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Reno Faces Congress Over Gore Fund-Raising InvestigationAired June 27, 2000 - 2:01 p.m. ET
THIS IS A RUSH TRANSCRIPT. THIS COPY MAY NOT BE IN ITS FINAL FORM AND MAY BE UPDATED.
LOU WATERS, CNN ANCHOR: A summer storm is possible in Washington today and Attorney General Janet Reno may discover that she's a lightning rod. On Capitol Hill this hour, Republicans are breathing down her neck about a renewed call for a special counsel to look into Vice President Gore's 1996 fund-raising activities. And special counsel is about the last thing Al Gore wants on voters' minds when summer fades into the fall campaign season.
CNN's Justice correspondent Pierre Thomas is in Washington. He's closely following this story.
What are we going to hear this afternoon, Pierre?
PIERRE THOMAS, CNN JUSTICE CORRESPONDENT: Well, Lou, you can expect the Republicans to ask about this latest call for an independent counsel investigation or a special counsel investigation. Also, I must tell you that the attorney general can also expect to hear from Republicans on previous calls for an independent counsel investigation. FBI director Louis Freeh called for an investigation -- Chuck LaBella, the former head of the Campaign Task Force -- both called for investigations.
Freeh, in fact, also pointed out some misgivings that he had about how the investigation was being conducted. Expect the Republicans to hit all those issues to try to find out just why Reno has been so reluctant to call for a special counsel or independent counsel investigation.
WATERS: And the attorney general, as you say, has rejected this call for an investigation twice before. Why should this time be any different?
THOMAS: Well, some of her aids are already pointing out that there's essentially nothing new. But again, this is the new man she brought in, brought in, in January to take over the investigation. So, she has to pay attention to his recommendation, obviously. But some of her staff are saying: Look, this is nothing new. There should not be a special counsel investigation.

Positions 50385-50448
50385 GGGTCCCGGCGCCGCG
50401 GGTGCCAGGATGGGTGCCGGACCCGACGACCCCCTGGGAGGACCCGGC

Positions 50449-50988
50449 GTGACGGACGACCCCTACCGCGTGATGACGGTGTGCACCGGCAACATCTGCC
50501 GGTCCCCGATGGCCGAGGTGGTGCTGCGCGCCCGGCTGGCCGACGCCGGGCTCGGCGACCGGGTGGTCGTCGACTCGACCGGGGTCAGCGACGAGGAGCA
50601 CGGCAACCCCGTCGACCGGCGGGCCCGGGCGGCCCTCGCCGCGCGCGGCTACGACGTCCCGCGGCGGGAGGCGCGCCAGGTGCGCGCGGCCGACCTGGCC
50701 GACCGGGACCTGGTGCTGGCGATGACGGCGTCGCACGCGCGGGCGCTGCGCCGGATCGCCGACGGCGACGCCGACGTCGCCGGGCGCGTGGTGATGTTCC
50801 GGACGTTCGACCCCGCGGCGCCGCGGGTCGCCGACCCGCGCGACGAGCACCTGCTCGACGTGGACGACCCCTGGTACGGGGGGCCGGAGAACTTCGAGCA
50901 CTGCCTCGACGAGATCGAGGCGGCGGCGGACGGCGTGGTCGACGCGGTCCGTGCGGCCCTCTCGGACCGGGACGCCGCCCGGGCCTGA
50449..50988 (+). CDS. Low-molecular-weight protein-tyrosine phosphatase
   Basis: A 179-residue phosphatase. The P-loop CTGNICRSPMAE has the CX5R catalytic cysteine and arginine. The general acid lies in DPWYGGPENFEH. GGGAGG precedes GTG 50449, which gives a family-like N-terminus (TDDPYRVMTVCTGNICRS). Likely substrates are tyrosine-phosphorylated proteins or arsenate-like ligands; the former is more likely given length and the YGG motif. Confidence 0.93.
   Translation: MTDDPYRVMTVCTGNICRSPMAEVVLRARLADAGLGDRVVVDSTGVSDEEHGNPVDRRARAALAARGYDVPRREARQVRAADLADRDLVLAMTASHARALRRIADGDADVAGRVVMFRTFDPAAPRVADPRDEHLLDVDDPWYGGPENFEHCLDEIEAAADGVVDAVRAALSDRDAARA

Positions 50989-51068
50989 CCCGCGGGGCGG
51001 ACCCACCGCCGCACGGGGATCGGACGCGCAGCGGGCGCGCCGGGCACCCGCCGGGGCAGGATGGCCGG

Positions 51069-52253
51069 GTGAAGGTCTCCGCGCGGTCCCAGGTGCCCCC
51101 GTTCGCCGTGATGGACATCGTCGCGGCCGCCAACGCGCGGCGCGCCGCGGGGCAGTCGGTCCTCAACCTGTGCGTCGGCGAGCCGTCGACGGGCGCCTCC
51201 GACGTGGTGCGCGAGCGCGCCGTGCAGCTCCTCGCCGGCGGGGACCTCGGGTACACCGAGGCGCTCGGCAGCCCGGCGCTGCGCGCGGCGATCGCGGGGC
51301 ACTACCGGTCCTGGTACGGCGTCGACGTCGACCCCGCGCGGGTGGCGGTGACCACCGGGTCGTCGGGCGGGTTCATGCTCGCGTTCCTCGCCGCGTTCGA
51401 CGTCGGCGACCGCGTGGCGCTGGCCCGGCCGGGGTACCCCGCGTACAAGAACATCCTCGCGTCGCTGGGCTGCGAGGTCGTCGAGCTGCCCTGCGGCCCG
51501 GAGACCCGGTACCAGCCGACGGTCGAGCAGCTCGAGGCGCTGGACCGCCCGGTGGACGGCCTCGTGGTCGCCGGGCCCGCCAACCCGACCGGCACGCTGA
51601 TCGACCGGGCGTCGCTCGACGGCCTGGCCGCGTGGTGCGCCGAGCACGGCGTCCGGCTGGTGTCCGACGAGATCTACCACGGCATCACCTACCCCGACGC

Again, it comes on the eve of an investigation -- excuse me, eve of an election. So there is some debate going on at the Justice Department. Reno, I'm told, is prepared to take tough questions. And she'll respond that she's the person that's called for repeated independent counsel investigations. She's the person that called for the investigation -- or allowed the investigation of President Clinton and Monica Lewinsky.
So, she'll try to build on her track record of the past say, look, when she sees a need for an independent counsel investigation, she calls for one. When she doesn't, she simply won't.
WATERS: For those not following this as closely as we are, Pierre, independent counsel statute has gone away. Special counsel is a different animal. Explain that.
THOMAS: Well, the primary difference between the two, Lou, is that in the independent counsel, what Reno would have had to do would be to go to a three-judge panel located here in Washington and request an independent counsel. In the case of a special counsel, it's at her pleasure that she can call or appoint a special counsel. And the thresholds are pretty similar in terms of when you enact an investigation. Again, the issue is: Is there enough evidence to warrant further investigation by an outside counsel because of a potential conflict of interest at the Justice Department? That's the underlying issue that Reno has to resolve here.
WATERS: And we have seen the pictures...
That's Pierre Thomas in Washington. We will hear from you again.
... where Janet Reno is sitting in the committee room. So far, only the chairman, Orrin Hatch, is at the table. When that grilling of Janet Reno begins, we'll bring that to you live.
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